In Hinduism also Lakshmi keeps on enjoying this status of an independent divinity till quite late. The Devi-Mahatmya part in the Markandeya Purana – one of the early Puranas, reveres her as one of the three-aspected primordial feminine energy – the generative factor of the cosmos on parallel to the Great Trinity. In the text Lakshmi as Mahalakshmi is a demon-slaying goddess of battlefield on par with Mahakali and Mahasaraswati. In the Devi-Mahatmya it is Mahalakshmi who is seen as slaying the demon Mahisha. However, in later Puranic cult parallel to the Great Trinity as Lakshmi Mahalakshmi was subordinated to Lord Vishnu as his consort assisting him in sustaining the world by her divine attributes like fertility, power to feed and bestow riches, abundance, prosperity, fulfillment … her attributes as demon-slayer being transferred to Durga. Now an humble divinity – Lord Vishnu’s consort, most of the subsequent myths portrayed her as serving Lord Vishnu. The myth of ocean churning, emergence of Lakshmi out of it and Lord Vishnu taking her as his consort greatly supported this theory.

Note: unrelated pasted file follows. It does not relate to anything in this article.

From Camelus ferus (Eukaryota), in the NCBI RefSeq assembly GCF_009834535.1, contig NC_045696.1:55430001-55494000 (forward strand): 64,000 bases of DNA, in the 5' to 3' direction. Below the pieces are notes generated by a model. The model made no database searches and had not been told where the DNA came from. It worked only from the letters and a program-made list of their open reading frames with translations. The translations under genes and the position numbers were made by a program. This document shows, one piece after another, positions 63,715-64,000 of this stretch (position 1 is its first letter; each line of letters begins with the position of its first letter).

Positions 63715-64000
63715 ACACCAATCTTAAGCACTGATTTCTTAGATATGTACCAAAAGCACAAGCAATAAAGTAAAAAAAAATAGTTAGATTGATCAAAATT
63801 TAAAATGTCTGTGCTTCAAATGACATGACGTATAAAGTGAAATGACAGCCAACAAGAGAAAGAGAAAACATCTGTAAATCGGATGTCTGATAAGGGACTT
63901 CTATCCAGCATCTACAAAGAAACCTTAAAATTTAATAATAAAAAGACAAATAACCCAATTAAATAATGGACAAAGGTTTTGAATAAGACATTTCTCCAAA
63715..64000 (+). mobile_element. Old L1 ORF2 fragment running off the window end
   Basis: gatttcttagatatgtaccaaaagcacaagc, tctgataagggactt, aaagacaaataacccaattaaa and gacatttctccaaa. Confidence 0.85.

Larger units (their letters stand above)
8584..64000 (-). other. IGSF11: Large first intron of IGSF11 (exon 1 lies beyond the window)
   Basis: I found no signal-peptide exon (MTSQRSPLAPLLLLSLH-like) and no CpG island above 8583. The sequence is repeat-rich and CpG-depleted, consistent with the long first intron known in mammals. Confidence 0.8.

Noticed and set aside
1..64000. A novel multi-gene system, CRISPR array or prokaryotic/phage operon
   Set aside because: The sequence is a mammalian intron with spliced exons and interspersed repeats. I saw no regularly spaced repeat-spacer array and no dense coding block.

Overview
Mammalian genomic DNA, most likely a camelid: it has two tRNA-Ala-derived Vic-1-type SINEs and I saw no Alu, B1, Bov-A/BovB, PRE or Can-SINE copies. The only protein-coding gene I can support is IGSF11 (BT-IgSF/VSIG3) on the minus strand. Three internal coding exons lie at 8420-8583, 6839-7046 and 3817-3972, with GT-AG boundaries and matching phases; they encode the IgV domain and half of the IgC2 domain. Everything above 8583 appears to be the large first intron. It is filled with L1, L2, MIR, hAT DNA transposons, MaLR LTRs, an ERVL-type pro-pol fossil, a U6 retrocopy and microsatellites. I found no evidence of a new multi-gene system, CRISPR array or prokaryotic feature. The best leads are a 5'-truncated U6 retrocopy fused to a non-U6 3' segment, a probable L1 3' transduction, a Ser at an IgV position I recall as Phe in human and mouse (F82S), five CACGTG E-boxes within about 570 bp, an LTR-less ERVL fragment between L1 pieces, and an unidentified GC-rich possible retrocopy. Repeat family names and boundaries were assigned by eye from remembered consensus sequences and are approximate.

However, the South Indian pantheon under a different set of myths saw her not only as an independent goddess but also as annoyed with Lord Vishnu and quitting him. As popular as Lord Vishnu himself she has in South a number of shrines dedicated to her besides a proliferation of her images independent and on par with Lord Vishnu. Still not in regular worship, except among some affluent sections – rich traders and business men, performing minor rituals before commencing day’s business routine, a representation of Lakshmi – a metal-cast or wood statue, or even a calendar image, almost a non-sectarian icon of prosperity, abundance and auspiciousness, is now an essential feature of most of the premises, a residence or business establishments. It hardly astonishes anyone in India if he finds hung side by side a calendar with the verses of Holy Quran, and another, with an icon of Lakshmi. The worship of goddess Lakshmi is the essence of rituals performed on Diwali, the festival of light, by almost every section of Indian society.